kleinbl00  ·  1680 days ago  ·  link  ·  

All the Cold Warists went NeoCon with Condi.

b_b  ·  1680 days ago  ·  link  ·  

W was a terrible president. I believe that with every ounce of political knowledge I possess. But I also believe that he's a genuine idealist. I truly believe that he thought Iraq and the Palestinian territories would be saved through democracy. When you hear him speak, especially post presidency, you can feel his sincerity. The problem is he's just not that smart, and his appreciation for history seems to be skin deep.

Cheney, on the other hand, is the devil incarnate. I don't think he believes in anything except himself. Cheney knows history, and chooses to believe he can outsmart it. Sadly, no one can escape history. Jon Stewart used to have this running Cheney-as-Darth-Vader bit, but I always found it inappropriate, because Vader is a redemptive character. Cheney is The Emperor, and his conceit buried a lot of people.

Tomorrow on Morning Edition they're airing an interview with W that covers the difference between the Gulf War and the Iraq War. I'm sure I'll not agree with what he has to say, but I'm interested in hearing him say it nonetheless.

kleinbl00  ·  1680 days ago  ·  link  ·  

I believe that W was keenly disinterested in the world around him and felt his understanding of the world was adequate for policymaking. He was a "shoot from the hip" president whose hip was a bad place to shoot from.

    One congressman -- the Hungarian-born Tom Lantos, a Democrat from California and the only Holocaust survivor in Congress -- mentioned that the Scandinavian countries were viewed more positively. Lantos went on to describe for the president how the Swedish Army might be an ideal candidate to anchor a small peacekeeping force on the West Bank and the Gaza Strip. Sweden has a well-trained force of about 25,000. The president looked at him appraisingly, several people in the room recall.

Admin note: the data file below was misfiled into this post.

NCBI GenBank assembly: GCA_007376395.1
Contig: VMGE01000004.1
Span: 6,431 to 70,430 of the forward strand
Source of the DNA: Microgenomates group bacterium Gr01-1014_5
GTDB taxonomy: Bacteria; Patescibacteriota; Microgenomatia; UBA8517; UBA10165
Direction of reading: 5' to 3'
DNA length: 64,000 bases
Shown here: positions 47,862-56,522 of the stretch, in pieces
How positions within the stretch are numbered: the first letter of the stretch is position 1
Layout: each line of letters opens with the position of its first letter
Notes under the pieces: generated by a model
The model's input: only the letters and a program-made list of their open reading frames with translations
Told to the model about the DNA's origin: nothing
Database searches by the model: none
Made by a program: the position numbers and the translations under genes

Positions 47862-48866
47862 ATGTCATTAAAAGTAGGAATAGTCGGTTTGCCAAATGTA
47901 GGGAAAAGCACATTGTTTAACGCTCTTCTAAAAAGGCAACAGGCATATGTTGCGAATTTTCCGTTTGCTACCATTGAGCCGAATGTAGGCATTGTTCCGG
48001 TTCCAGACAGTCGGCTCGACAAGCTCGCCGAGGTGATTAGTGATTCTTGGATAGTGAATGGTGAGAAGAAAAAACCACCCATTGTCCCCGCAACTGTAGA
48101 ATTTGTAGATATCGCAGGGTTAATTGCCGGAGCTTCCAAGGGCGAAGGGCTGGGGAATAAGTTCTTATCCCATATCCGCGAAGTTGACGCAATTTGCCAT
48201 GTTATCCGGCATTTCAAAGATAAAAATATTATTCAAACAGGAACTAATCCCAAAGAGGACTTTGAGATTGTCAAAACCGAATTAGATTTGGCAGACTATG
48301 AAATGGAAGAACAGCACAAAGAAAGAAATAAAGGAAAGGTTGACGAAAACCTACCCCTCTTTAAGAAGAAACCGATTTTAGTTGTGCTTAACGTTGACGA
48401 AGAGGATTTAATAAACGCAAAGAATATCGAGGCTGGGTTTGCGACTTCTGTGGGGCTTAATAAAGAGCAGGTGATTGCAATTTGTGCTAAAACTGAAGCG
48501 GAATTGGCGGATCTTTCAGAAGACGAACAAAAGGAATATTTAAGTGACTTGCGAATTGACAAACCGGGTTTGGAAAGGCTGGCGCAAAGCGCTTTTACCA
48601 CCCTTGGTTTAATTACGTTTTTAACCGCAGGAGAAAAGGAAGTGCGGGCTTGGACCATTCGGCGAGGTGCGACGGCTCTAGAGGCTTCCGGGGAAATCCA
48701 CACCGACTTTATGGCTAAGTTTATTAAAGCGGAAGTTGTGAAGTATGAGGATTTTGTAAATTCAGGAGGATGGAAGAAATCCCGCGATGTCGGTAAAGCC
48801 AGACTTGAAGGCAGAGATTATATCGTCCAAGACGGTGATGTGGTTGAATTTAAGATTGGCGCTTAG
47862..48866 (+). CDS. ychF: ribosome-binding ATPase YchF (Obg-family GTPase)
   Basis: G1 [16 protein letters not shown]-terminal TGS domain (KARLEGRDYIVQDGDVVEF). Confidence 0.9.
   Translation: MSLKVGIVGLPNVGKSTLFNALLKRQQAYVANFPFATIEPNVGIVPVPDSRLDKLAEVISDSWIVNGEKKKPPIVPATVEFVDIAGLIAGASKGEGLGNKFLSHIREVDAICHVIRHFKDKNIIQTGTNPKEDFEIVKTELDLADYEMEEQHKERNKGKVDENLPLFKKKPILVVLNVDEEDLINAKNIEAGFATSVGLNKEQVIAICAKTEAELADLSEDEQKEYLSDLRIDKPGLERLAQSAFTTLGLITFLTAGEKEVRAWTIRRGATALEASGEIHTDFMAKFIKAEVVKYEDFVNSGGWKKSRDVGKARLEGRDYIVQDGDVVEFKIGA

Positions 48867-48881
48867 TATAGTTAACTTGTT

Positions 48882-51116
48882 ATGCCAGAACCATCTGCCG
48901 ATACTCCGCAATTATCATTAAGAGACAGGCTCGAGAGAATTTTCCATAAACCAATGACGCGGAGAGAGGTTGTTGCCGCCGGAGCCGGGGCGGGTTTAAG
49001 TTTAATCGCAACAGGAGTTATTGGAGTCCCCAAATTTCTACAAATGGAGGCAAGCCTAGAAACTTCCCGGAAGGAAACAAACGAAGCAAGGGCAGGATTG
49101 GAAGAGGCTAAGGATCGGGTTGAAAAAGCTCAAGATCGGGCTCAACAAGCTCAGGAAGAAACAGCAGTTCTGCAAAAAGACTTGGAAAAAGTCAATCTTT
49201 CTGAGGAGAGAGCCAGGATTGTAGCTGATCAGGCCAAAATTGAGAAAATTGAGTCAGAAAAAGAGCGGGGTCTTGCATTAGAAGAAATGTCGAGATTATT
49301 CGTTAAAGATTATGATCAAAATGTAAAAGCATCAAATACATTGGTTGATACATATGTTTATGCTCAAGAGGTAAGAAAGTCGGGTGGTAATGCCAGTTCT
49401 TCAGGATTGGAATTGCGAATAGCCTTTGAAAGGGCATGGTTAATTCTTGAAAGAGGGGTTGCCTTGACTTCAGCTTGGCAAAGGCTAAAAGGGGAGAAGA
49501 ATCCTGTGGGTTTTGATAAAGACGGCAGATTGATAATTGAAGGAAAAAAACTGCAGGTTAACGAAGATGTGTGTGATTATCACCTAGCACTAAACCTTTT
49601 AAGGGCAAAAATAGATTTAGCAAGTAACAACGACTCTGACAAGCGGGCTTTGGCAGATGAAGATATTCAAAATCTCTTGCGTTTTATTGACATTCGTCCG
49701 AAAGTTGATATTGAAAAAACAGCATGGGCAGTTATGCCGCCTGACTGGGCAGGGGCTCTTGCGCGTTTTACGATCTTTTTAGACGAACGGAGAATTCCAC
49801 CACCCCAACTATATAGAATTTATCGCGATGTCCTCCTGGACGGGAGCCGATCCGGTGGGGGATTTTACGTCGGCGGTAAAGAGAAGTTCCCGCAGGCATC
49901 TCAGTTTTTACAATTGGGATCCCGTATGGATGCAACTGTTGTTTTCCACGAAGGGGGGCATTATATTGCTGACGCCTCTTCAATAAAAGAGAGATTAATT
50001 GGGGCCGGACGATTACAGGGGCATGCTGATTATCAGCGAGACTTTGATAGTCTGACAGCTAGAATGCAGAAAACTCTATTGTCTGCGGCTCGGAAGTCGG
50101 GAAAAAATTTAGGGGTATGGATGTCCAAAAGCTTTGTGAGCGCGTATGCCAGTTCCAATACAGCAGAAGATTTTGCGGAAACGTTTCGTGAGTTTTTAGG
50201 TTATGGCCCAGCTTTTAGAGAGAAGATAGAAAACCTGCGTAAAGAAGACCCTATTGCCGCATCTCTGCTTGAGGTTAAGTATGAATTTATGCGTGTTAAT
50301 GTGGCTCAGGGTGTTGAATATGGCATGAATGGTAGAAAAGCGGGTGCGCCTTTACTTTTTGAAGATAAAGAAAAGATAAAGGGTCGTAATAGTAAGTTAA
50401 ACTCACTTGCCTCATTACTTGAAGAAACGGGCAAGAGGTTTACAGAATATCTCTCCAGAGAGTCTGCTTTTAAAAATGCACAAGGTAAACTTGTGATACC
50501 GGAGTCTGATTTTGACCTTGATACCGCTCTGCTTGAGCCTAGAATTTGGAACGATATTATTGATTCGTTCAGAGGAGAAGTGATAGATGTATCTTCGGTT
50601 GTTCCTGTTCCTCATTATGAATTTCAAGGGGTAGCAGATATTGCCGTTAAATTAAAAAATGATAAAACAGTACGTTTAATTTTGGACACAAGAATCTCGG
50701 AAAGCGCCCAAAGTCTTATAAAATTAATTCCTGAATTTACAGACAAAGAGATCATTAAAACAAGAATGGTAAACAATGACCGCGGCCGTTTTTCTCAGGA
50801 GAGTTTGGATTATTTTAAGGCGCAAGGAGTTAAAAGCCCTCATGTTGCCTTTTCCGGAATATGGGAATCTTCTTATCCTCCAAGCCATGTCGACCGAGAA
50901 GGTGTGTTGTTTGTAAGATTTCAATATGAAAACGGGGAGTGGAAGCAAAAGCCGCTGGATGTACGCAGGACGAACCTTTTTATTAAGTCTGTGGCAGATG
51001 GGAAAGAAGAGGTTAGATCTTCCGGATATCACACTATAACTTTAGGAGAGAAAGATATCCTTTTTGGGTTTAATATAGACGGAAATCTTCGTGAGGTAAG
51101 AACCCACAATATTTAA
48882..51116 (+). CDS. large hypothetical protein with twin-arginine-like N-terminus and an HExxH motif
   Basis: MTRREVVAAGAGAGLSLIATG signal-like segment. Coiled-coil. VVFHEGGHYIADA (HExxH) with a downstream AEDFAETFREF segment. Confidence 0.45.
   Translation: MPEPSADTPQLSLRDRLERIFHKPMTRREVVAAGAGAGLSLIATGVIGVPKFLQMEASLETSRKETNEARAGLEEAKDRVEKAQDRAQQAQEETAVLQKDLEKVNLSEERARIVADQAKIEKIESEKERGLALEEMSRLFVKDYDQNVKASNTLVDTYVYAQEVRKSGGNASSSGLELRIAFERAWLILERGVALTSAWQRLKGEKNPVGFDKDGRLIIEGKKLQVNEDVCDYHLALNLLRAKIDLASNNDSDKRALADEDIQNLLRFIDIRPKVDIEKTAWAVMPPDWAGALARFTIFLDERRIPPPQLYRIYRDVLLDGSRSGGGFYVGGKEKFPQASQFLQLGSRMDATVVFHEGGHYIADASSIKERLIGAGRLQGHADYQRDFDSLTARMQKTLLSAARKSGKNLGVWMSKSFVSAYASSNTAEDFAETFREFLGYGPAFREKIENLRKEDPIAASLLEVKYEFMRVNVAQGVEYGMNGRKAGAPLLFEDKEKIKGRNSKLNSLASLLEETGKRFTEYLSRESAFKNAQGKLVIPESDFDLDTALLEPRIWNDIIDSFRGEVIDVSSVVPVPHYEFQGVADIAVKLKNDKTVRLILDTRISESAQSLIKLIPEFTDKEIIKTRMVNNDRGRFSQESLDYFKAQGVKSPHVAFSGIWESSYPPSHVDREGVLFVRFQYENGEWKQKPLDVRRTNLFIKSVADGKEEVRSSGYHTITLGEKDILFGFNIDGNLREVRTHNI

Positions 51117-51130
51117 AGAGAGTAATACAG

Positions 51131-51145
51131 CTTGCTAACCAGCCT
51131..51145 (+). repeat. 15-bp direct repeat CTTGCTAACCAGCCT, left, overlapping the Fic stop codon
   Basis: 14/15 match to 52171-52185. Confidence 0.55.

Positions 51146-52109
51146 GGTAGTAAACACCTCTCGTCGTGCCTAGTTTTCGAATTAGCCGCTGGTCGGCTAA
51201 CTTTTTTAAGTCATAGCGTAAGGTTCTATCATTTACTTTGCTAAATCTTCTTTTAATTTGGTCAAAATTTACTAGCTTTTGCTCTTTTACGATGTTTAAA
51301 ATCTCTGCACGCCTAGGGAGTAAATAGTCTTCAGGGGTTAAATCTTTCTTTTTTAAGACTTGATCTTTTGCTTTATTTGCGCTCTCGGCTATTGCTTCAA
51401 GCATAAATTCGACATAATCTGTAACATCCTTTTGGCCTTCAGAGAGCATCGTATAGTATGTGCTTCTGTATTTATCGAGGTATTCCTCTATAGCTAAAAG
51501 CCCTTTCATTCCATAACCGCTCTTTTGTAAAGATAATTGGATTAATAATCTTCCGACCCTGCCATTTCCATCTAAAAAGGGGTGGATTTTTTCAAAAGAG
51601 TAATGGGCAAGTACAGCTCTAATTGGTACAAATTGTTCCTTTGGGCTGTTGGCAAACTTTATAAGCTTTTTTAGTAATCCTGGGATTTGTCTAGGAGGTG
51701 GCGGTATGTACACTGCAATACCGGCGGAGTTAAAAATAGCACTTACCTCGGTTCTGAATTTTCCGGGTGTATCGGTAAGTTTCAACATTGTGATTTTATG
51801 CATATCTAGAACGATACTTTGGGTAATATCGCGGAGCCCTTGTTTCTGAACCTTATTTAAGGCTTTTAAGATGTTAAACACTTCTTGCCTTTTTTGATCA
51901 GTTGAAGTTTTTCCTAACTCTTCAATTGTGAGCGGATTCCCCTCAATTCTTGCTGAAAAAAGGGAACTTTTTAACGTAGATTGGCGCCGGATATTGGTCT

''I don't know why you're talking about Sweden,'' Bush said. ''They're the neutral one. They don't have an army.''

    Lantos paused, a little shocked, and offered a gentlemanly reply: ''Mr. President, you may have thought that I said Switzerland. They're the ones that are historically neutral, without an army.'' Then Lantos mentioned, in a gracious aside, that the Swiss do have a tough national guard to protect the country in the event of invasion.

    Bush held to his view. ''No, no, it's Sweden that has no army.''

    The room went silent, until someone changed the subject.

    A few weeks later, members of Congress and their spouses gathered with administration officials and other dignitaries for the White House Christmas party. The president saw Lantos and grabbed him by the shoulder. ''You were right,'' he said, with bonhomie. ''Sweden does have an army.''

New York Times Magazine 10/17/2004

Cheney, I feel, operates out of a place of deep cynicism. He was in the Nixon white house when Democrats dismantled it. He was in Congress when Clinton's CIA missed the bus on pretty much everything Iraq did have going on. I do not believe he views democrats, minorities, foreigners or the poor as human, but within the framework of those he does view as worthwhile, I believe he legitimately operates for their best interests.

alpha0  ·  1680 days ago  ·  link  ·  

    … they knew exactly what they were doing …

Exactly so. Now let's give the meat abacus a whirl and compute the meaning of starting "The Muslim Brotherhood" by British intelligence.

b_b  ·  1680 days ago  ·  link  ·